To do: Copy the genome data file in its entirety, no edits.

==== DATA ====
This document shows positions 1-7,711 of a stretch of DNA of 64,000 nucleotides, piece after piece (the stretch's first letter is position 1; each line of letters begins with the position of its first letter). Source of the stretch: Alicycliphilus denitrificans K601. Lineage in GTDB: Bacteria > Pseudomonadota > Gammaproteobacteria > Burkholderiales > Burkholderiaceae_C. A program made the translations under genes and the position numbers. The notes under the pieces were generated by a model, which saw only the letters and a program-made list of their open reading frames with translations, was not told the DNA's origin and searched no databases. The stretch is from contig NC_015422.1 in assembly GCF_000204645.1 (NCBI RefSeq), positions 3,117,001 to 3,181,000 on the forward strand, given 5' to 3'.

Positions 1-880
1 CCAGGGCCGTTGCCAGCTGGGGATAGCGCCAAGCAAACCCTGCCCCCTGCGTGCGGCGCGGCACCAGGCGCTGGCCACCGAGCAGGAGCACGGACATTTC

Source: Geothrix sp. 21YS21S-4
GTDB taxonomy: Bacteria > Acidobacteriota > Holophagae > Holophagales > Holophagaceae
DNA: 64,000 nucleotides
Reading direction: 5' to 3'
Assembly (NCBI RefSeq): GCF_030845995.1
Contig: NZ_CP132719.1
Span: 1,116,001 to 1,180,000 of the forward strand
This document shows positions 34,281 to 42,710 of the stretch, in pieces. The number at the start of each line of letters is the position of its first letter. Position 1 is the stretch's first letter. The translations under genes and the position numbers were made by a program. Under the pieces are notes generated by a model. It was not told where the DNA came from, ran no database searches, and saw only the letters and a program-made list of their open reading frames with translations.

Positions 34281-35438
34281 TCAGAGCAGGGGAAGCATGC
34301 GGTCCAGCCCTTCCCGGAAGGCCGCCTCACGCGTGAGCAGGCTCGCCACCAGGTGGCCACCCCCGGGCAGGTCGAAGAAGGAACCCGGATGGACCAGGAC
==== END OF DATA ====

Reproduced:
This document shows positions 1-7,711 of a stretch of DNA of 64,000 nucleotides, piece after piece (the stretch's first letter is position 1; each line of letters begins with the position of its first letter). Source of the stretch: Alicycliphilus denitrificans K601. Lineage in GTDB: Bacteria > Pseudomonadota > Gammaproteobacteria > Burkholderiales > Burkholderiaceae_C. A program made the translations under genes and the position numbers. The notes under the pieces were generated by a model, which saw only the letters and a program-made list of their open reading frames with translations, was not told the DNA's origin and searched no databases. The stretch is from contig NC_015422.1 in assembly GCF_000204645.1 (NCBI RefSeq), positions 3,117,001 to 3,181,000 on the forward strand, given 5' to 3'.

Positions 1-880
1 CCAGGGCCGTTGCCAGCTGGGGATAGCGCCAAGCAAACCCTGCCCCCTGCGTGCGGCGCGGCACCAGGCGCTGGCCACCGAGCAGGAGCACGGACATTTC

Source: Geothrix sp. 21YS21S-4
GTDB taxonomy: Bacteria > Acidobacteriota > Holophagae > Holophagales > Holophagaceae
DNA: 64,000 nucleotides
Reading direction: 5' to 3'
Assembly (NCBI RefSeq): GCF_030845995.1
Contig: NZ_CP132719.1
Span: 1,116,001 to 1,180,000 of the forward strand
This document shows positions 34,281 to 42,710 of the stretch, in pieces. The number at the start of each line of letters is the position of its first letter. Position 1 is the stretch's first letter. The translations under genes and the position numbers were made by a program. Under the pieces are notes generated by a model. It was not told where the DNA came from, ran no database searches, and saw only the letters and a program-made list of their open reading frames with translations.

Positions 34281-35438
34281 TCAGAGCAGGGGAAGCATGC
34301 GGTCCAGCCCTTCCCGGAAGGCCGCCTCACGCGTGAGCAGGCTCGCCACCAGGTGGCCACCCCCGGGCAGGTCGAAGAAGGAACCCGGATGGACCAGGAC